George Arnold at the age of 30, on 11 November 1911, took up the appointment as Curator of the newly built Rhodesia Museum in Eighth Avenue, Bulawayo. He continued to serve the museum as Curator, Director and in an honorary capacity until he died more than 50 years later. From 1915-1925 he was quite alone in the Museum and until 1947 he was the only zoologist, having to undertake curatorial work on vertebrates as well was his own specialist field. In 1917 he also took part in the excavation of Bambata Cave Matopos Hills, the first Stone Age “dig” ever to be undertaken in this country.
During his service he saw the museum grow from a single-gallery building with no storage or laboratory space to a large square building with seven public galleries, together with laboratories, offices, storerooms and workshops. At the end of this life the Museum had outgrown the buildings erected during his time and he died as his successors moved into the present building.
George Arnold was an entomologist specializing in the taxonomy of African Hymenoptera (ants, bees and wasps), in which he was recognized as a world authority on Ethiopian Shegidae and Pompilidae and the Formicidae of Southern and South-Central Africa. He also contributed to our knowledge of the Mutilidae of Zimbabwe.
In 1947 he was asked to retire but he did not cease working and was not only maintaining his section of the insect collection but was writing scientific papers when over eighty years of age. He was awarded Honorary Fellowship of the Royal Society of Entomology and the Fellowship of the Royal Society of South Africa. Sadly his Hymenoptera collection was sent to the Iziko Museum of Cape Town in exchange for the Zimbabwe Birds.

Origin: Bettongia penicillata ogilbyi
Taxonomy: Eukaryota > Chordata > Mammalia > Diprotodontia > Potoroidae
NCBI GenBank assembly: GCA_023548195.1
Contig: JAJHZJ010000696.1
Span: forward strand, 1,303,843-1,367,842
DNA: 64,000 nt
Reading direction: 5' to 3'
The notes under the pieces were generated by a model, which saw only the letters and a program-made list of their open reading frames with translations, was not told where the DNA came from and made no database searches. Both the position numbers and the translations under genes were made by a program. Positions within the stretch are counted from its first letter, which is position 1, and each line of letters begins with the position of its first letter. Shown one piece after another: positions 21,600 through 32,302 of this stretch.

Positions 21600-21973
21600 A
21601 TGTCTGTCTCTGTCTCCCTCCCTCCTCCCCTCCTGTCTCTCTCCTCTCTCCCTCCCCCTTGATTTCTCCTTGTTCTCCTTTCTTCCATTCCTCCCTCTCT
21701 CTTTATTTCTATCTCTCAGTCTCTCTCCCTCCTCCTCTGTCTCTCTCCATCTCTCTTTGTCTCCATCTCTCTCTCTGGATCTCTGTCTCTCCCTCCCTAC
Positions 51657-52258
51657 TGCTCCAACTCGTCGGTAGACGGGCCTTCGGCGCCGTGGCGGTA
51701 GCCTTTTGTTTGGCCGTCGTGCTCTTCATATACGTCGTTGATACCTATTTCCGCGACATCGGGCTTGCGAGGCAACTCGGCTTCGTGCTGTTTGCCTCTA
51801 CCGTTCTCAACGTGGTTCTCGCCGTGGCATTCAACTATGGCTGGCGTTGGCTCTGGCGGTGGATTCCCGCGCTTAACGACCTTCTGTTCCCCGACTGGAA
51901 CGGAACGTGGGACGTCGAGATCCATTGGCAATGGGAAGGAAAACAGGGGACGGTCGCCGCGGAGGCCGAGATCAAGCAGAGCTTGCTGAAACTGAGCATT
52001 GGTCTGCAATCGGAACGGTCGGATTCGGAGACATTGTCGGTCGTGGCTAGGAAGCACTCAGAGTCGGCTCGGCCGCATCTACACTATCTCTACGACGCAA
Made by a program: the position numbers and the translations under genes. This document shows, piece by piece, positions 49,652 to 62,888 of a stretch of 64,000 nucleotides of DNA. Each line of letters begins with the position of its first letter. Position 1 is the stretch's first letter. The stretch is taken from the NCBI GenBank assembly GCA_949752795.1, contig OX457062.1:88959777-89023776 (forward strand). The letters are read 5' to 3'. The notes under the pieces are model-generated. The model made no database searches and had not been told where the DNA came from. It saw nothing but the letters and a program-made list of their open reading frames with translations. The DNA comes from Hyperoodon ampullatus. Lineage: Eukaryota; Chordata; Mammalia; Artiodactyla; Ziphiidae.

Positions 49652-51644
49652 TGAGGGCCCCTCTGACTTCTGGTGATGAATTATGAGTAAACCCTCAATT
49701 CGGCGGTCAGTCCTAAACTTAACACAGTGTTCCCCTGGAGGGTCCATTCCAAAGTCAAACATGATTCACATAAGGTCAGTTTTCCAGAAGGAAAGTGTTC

Born in the UK Cran Cooke moved to Rhodesia in 1927 to serve as a policeman, before becoming a water engineer for the Bulawayo City Council in 1940.
His interest in archaeology was sparked on finding a Stone Age site in a borrow pit near the Khami Waterworks. This led to several excavations and publications concerning the Middle Stone Age. His later work consolidated our understanding of the Stone Age in Zimbabwe.
Cooke was a talented watercolour artist and he produced many fine copies of the rock art around Zimbabwe, especially those in the Matobo Hills. Many of these a featured in the public galleries of the various museums around Zimbabwe.
Cooke served the Commission for the Preservation of Natural and Historical Monuments & Relics and successor bodies in various capacities from 1951 through to his retiring to South Africa in 1987.
National Museums & Monuments of Zimbabwe named its series of occasional publications on the humanities Cookeia, in his honour.
Born in the UK in 1907, after World War 2 where he rose to the rank of Major in the 8th Army, Summers studied archaeology at the University of London. In 1947 he joined the National Museum, Bulawayo as Keeper of Antiquities.